Sitting down to write about my recent visit to the 9/11 Memorial I am really at a loss for what to say. So much has been written about this ten-years-in-the- making Memorial on the site of the World Trade Center.
Some people love it. Others think it is mundane. Others talk about all the controversy. Hard to know how to add to the discussion.
The experience felt odd at first. Heading to lower Manhattan, coming up on the massive construction zone, making our way through the line and the security check, waiting for huge pieces of equipment to be moved and watching groups of school kids sporting foam Statue of Liberty headgear didn’t feel all that reverent.
But soon, the reality took hold. The two large square pools, cascading 30 foot water falls flowing in an orderly manner into black voids and name after name after name wrapped around the pools, brought home the reality that this is a grave site. It is sacred ground and a place to speak quietly, offer a prayer and remember lives lost.
Someone described it as an “overwhelming aesthetic of emptiness.” Not very comforting, but appropriate.
We walked around both “Towers” looking for our son’s college friend who had tragically just started a job with Cantor Fitzgerald in the North Tower. My stomach clinched in real pain when we found his name. I wonder how his parents feel when they come here. I hope they find some measure of peace that he and all the others will be remembered with love.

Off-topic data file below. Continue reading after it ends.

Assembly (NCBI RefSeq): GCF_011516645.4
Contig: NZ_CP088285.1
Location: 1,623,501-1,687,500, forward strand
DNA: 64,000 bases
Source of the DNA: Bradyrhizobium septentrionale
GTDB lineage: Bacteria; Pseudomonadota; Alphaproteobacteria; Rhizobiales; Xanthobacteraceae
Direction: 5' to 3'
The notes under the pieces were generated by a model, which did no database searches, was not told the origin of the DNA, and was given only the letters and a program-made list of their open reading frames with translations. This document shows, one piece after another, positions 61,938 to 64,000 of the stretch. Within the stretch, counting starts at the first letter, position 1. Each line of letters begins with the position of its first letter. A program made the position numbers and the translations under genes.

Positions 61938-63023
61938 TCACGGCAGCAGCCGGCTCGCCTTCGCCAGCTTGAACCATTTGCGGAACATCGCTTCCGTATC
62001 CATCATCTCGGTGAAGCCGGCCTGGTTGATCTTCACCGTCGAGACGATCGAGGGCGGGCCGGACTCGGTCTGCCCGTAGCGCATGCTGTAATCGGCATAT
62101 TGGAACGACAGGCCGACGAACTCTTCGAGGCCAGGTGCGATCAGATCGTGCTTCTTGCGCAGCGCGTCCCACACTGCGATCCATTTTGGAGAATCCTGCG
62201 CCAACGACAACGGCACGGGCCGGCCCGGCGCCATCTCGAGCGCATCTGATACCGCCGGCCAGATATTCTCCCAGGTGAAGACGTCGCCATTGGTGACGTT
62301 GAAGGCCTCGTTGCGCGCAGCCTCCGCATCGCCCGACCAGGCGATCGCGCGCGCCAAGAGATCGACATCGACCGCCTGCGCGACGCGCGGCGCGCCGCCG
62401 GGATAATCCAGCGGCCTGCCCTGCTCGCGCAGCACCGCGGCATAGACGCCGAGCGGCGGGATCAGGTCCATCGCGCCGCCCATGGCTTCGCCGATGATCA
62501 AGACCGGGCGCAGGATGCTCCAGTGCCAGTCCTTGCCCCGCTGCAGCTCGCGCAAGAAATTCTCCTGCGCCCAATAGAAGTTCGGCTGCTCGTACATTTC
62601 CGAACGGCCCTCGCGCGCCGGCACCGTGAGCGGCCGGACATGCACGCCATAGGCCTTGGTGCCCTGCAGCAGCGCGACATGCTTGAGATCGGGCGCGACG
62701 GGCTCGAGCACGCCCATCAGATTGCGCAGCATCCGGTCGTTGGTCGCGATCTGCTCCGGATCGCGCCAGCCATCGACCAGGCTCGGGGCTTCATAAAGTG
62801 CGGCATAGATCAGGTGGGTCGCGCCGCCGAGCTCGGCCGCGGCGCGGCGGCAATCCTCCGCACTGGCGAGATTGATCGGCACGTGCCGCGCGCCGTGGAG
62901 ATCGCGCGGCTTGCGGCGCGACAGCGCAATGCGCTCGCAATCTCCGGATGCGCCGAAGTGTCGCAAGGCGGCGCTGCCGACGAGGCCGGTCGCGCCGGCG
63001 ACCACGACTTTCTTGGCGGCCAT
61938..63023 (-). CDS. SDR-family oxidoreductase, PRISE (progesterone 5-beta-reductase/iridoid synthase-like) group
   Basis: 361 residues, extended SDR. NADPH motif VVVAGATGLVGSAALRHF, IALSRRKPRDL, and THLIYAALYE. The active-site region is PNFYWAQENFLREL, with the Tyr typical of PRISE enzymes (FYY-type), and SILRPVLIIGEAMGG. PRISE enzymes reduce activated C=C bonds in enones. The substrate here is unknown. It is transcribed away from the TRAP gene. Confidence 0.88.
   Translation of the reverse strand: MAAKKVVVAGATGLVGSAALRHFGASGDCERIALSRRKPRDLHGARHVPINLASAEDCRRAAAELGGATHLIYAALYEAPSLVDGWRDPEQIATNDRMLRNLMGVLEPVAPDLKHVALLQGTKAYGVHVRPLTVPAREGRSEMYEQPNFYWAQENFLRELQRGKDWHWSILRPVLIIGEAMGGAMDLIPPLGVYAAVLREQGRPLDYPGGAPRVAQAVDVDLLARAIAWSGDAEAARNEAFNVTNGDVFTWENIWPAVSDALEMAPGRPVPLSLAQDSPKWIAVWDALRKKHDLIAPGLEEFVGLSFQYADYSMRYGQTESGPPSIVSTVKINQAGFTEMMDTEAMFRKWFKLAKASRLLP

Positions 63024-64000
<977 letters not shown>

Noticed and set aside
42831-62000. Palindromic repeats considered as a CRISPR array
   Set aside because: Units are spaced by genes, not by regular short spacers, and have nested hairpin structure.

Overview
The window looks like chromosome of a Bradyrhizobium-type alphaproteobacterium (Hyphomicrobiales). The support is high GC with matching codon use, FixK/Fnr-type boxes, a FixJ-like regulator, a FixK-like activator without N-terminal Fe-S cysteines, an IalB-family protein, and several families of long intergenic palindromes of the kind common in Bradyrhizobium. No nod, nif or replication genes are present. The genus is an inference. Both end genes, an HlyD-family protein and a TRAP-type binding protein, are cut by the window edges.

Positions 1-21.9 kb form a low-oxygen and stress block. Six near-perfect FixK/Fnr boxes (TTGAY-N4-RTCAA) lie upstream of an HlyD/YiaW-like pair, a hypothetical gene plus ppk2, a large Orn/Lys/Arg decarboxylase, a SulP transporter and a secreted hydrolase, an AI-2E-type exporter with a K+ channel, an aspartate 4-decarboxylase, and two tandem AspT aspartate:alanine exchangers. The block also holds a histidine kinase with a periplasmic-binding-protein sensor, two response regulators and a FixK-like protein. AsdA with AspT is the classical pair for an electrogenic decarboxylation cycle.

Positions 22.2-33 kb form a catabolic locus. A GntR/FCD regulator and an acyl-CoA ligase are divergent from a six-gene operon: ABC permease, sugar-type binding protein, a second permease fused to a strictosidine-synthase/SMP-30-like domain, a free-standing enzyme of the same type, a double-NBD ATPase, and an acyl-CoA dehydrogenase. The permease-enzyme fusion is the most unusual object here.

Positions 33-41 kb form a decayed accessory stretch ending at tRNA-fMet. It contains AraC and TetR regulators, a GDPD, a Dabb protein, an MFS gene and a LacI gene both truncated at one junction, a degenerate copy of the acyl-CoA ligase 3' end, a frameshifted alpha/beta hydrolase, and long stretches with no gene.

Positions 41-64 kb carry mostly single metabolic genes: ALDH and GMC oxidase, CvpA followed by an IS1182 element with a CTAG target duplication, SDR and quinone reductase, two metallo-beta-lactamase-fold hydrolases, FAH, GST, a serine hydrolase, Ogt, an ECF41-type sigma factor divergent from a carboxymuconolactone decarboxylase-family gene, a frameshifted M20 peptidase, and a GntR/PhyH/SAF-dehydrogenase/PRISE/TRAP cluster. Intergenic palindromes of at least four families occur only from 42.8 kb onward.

I know I’ll go back. I want to watch the growth of the Survivor Tree–a small pear tree plucked from the massive devastation known as Ground Zero and nursed back to health. Now it is planted in the middle of the eight acre space, the ultimate metaphor for the power of nature and the will to survive.
Part of my memory of this visit will be our visiting St. Paul’s Chapel, New York’s oldest public building in continuous daily use.
Amazingly the small structure where George Washington worshiped on his Presidential inauguration day remained standing when everything around it crumbled.
While covered in ash, dust and debris, it was turned into a haven for workers at the WTC. Rescuers prayed and grieved, ate and slept there.
I immediately recognized the Chapel’s long iron fence, shown on the 24/7 coverage of the attacks. It became a location for posters asking for help finding loved ones and eventually a make shift Memorial when it became clear they weren’t going to be found.
I was struck by the contrast between the rows of headstones in the small church yard–some of them over 200 years old–and the two reflecting pools–one acre each–close by representing the deaths of 2,977 people. The magnitude of the death and destruction hit home to me.
The Chapel now houses displays from the events surrounding 9/11, personal items, rescuers’ equipment and the scratched pews, marked by the rescuers equipment. They tell the story of the eight months it was a refuge.
The redeveloped area will include the Memorial, Museum, commercial office space, retail and connections to public transportation. I f you are planning to go in the near future, be aware you need to get a ticket to reserve your time of entry. It is free but you need a pass. Go to the 9/11 Memorial Web site for this information.
I hope you will share your thoughts about the experience if you have been to the 9/11 Memorial.